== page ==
Original SA post
With twice as many votes as any other book (okay, two votes versus the others' one apiece), it's time to take a brief break from Pendragon and bring you...
HoL: Human Occupied Landfill
by Daniel Thron, Todd Shaughnessy, and Chris Elliott, published by Black Dog Game Studios (yes, them).
Yeah, that should tell you what kind of ride we're in for here, shouldn't it? HoL is not a game that takes itself seriously; it's a parody. Unlike a lot of parody games, though, it's actually pretty damn playable! It's also entirely handwritten, which isn't exactly easy on the eyes a lot of the time and is going to make excerpting for you a serious pain in the ass. I'll handle it, though. I'm tough. I'm a fuckin' trooper. Not just a Spider-Man, a
Hard Hat Spider-Man
, yo. I've got a shitload of caffeine and I'm not afraid to use it, motherfuckers.
(you may notice a distinct uptick in my vulgarity level. What can I say? it fits the mood)
HoL's introduction starts by asking us, "What is Roleplaying?" and getting about two lines into Standard Artsy-Game Roleplaying Discussion before writing
FUCK THIS NOISE!!!
in inch-tall letters. "This isn't going to be your first game," the book tells us. "If it is, you fucked up. Go play (you know the one - it sounds like 'Truncheons & Flagons but we can't say it 'cause of copyright laws) for about six years, then get back to me."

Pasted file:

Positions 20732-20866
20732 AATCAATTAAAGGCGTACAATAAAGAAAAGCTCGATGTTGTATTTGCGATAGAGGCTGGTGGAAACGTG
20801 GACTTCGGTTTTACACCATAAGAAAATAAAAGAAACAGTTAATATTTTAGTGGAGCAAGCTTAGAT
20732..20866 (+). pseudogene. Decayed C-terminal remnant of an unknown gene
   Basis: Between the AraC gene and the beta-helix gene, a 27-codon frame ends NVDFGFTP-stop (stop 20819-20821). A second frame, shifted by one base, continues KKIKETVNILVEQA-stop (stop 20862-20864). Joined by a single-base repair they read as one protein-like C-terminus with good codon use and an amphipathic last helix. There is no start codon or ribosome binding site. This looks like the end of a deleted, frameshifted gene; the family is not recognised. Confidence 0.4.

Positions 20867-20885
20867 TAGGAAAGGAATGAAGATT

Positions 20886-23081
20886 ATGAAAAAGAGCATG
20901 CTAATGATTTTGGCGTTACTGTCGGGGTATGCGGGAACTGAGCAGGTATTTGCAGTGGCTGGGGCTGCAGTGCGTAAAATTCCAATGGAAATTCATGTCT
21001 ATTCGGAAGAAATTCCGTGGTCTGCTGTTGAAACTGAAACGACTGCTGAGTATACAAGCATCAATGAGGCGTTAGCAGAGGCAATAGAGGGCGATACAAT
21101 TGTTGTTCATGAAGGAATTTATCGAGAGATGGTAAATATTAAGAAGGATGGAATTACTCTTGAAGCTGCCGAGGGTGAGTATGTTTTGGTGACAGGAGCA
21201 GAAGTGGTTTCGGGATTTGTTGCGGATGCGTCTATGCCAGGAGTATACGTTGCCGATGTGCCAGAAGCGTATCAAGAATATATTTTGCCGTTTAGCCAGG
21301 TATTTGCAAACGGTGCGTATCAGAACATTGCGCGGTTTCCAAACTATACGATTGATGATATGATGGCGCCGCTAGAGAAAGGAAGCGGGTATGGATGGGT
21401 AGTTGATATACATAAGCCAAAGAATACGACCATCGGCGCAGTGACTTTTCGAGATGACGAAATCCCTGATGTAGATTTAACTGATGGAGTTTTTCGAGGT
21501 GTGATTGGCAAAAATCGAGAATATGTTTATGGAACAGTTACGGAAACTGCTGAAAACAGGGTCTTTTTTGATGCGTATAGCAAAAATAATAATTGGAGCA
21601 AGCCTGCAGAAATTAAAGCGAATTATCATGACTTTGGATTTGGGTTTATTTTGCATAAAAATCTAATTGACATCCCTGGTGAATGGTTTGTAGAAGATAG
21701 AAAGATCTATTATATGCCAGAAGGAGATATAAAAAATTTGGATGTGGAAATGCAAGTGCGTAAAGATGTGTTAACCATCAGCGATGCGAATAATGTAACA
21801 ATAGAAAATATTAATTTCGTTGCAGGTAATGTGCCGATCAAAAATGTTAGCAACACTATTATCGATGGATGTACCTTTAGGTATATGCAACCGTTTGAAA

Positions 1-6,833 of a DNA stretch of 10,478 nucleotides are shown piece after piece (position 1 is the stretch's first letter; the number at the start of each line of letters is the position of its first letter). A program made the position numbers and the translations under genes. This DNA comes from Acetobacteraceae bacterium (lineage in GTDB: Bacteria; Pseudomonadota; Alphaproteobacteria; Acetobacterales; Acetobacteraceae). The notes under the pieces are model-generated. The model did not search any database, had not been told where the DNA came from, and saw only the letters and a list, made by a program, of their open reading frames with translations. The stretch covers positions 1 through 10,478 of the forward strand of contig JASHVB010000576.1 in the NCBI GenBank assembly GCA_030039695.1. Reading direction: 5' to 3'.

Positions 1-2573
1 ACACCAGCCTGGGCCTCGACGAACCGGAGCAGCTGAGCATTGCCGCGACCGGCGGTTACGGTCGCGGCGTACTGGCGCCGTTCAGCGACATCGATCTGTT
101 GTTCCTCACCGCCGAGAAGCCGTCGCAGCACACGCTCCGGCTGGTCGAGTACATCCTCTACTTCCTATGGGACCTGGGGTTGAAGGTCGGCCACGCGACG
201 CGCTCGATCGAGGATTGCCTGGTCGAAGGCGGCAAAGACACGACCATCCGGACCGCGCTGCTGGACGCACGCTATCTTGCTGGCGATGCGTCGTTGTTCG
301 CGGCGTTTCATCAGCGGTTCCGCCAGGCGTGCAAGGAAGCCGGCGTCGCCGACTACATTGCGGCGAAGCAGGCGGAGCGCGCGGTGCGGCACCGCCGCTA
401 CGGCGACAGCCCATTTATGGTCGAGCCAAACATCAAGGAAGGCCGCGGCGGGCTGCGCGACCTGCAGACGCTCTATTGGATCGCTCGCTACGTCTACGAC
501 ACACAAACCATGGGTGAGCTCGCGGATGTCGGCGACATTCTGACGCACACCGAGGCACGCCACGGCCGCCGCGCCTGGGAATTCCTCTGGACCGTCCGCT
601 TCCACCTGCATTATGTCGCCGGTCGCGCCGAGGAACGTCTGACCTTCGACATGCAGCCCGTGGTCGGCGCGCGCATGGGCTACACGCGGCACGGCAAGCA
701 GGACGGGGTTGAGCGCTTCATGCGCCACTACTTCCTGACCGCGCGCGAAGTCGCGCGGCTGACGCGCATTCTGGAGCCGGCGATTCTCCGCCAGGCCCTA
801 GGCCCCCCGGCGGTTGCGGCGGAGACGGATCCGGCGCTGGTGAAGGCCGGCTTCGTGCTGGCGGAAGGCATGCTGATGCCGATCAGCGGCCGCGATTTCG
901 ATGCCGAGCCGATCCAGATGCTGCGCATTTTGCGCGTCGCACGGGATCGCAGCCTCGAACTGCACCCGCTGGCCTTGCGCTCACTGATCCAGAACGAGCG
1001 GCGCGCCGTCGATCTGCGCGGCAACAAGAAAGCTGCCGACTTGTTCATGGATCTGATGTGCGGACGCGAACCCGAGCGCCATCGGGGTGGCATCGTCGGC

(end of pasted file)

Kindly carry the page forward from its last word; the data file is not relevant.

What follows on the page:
This book, the intro goes on to explain, is divided into two sections, the Player's Section and the Gamemaster's Section. Only those names suck, so instead they've been renamed to "Killing Things" and "Things That Can Kill You." Also, HoL GMs are called Holmeisters. Oh, and if you're a player, don't read the second half, or you'll find out that the HM can cheat. Like, whenever he wants. Then there's a paragraph about how awesome HMs are, because - as they admit in a footnote - HMs are the guys most likely to buy supplements.
....yeah. This should be interesting.
Where the Fuck Are We?
Original SA post
You know what, screw it. Let's do another bit and we'll see if I can do the book justice or if I just look stupid defending something ridiculous. Or both, that can happen too, screw it.
So let's see what the book leads off with...
HoL exists on the ass-end of the universe. It is, in short, the galaxy's garbage dump. The Confederacy Of Worlds (or 'COW') designated HoL to be the universal garbage dump... and then realized that aside from being a great place to deposit mounds of broken toasters and discarded blow-up dolls, it would also be a great place to deposit the worst murderous sociopaths the galaxy has to offer. Also, large numbers of excess accountants. Typically you will not be playing accountants.
Galactic formation does not work that way
Now, there are two major organizations that run basically the whole cosmos. One is the aforementioned COW, which is basically the WH40K Imperium of Man played for laughs. The other is The Church, run by His Holiness Rashneesh "Big Stevie" Zimmerman, the Megapope. The Church is basically every conspiracy theorist's notion of the Catholic Church, only merged with the galaxy's biggest fast food chains to create the galaxy's most beloved institution, Church & Munch.
This is just the teaser section, though, so the details (such as they are) come later. First we get...